The move in Big Tech has been so powerful that the QQQ was 11% off its All Time Closing High on Monday March 8 but is now back to within 41 basis points of it. You can see this in the chart above with the horizontal blue line showing the All Time Closing High of $336.45 from February 12 (QQQ closed yesterday at $335.08).

Facebook (FB) is a great example of the kind of bounce back we’ve seen in recent weeks. From a closing low of $254.69 on Thursday February 25, FB has bounced 23% in the last six weeks closing yesterday 7 cents off its All Time Closing High from Wednesday at $313.02. You can see this in the chart in Grayson Roze’s tweet above.

The concern with Big Tech, as discussed Tuesday morning, is valuation. At that time FB was sporting a 29x Enterprise Value / 2020 Diluted EPS multiple. It’s now 30x and FB has a $905 billion market capitalization.

Next, I want to make the case for buying gold, and the precious metals generally, now. One big reason can be seen in the tweet above from Macro Charts. The two main gold ETFs, GLD and IAU, have just experienced the second largest outflows in their history. In other words, investors are taking their money out of gold to invest it elsewhere. When this reaches a certain level, everybody who wants to sell has sold and there are only buyers remaining creating the conditions for a bottom.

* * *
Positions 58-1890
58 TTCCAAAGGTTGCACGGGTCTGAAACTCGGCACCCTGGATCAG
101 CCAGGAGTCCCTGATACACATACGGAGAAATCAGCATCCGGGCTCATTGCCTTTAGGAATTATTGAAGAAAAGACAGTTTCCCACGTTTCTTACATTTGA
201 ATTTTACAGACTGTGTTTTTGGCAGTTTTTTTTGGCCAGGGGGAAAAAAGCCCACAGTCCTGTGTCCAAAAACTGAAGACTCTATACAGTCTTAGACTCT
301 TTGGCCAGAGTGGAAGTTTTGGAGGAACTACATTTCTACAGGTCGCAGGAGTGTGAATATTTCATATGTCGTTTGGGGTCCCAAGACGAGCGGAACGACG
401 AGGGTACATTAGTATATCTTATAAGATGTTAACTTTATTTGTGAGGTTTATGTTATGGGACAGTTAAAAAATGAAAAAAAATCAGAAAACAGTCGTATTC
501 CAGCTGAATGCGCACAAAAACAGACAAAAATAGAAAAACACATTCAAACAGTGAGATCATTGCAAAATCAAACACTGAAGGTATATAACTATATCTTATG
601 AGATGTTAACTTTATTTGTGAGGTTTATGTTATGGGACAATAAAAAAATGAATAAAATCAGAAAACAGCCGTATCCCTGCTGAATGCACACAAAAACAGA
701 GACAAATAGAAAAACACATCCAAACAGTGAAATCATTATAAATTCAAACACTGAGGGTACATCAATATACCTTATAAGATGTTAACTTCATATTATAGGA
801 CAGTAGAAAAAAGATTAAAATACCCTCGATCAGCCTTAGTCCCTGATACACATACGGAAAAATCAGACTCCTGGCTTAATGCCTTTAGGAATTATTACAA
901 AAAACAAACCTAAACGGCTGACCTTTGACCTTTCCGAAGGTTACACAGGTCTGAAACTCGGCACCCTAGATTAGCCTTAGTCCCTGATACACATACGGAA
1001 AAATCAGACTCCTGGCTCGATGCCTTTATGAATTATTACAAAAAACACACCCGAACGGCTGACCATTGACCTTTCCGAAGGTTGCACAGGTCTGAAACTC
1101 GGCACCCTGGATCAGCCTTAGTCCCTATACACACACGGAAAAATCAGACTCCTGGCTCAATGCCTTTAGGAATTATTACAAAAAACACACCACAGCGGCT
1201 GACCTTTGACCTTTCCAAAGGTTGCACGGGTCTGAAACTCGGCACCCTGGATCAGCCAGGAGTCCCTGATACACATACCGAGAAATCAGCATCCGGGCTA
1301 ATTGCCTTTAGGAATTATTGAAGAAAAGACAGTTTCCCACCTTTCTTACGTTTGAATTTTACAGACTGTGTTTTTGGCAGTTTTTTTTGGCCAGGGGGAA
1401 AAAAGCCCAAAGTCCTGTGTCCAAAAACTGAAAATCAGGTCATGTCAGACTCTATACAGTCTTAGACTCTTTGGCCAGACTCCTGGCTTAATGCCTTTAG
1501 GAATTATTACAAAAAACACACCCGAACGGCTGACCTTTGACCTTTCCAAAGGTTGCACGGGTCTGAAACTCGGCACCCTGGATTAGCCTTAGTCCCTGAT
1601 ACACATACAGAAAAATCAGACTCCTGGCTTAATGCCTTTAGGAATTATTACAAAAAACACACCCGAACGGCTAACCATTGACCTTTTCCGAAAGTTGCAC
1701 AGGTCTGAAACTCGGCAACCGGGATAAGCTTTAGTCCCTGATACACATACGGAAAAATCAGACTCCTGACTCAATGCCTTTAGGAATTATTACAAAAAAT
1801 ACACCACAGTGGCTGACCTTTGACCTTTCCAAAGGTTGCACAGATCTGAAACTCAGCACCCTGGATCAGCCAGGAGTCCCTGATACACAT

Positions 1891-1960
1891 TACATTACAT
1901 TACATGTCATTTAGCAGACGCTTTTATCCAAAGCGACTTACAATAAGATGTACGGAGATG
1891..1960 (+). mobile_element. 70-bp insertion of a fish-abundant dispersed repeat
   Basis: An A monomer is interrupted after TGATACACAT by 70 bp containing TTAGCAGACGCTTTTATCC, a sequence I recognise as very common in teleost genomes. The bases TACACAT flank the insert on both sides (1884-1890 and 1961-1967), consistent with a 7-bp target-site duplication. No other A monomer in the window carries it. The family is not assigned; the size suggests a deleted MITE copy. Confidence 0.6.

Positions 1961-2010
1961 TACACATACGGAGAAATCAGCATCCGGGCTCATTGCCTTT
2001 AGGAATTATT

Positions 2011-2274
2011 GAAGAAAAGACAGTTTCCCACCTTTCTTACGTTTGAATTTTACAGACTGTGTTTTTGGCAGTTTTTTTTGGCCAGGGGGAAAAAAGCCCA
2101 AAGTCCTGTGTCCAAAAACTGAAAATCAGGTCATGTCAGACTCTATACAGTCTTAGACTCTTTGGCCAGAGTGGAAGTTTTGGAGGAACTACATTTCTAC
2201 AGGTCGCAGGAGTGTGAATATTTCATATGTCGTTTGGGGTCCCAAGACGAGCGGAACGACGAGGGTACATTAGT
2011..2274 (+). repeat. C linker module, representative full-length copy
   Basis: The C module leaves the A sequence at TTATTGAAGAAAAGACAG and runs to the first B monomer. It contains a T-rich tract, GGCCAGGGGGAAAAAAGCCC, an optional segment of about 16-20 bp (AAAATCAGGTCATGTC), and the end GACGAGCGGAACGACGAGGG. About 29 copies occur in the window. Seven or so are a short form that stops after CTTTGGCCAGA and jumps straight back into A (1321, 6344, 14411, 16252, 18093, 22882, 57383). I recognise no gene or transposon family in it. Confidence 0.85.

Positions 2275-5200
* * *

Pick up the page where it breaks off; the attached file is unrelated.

Second, gold has been acting well in recent days seemingly finding support at $1700 (see Yuri Matso’s tweet) and forming a double bottom (Kahn tweet). Brian G has a different perspective and is not interested in the GLD which is now running up against its declining 50 DMA. We’ll see how gold handles its 50 DMA but the precious metals and their miners have been showing life in recent days.

The question arises naturally from Mark Ungewitter’s tweet showing the Gold/SPX ratio since 1965: Why buy gold over stocks when the latter have have outperformed the former over most of the last 10 years?

This is where fundamentals come in. Take a look at the two tweets above from Holger Zschaepitz showing the Fed and ECB balance sheets. They have absolutely exploded higher in response to the coronavirus as the two central banks have pumped massive amounts of freshly created money into financial markets to prop them, and the economy, up.

As I’ve written about many times, if and as this money finds its way into the real economy, it will be inflationary, potentially massively so. I would argue that this is already happening as represented by rising commodity prices and interest rates. Further, the reopening of the economy as the coronavirus is contained by vaccination will lead to a large pick up in economic activity and this will boost inflation even further.

Inflation is gold’s number one fundamental as it a store of value against paper money devaluation. If my analysis is correct, the fundamentals for gold, and the precious metals generally, has NEVER been better.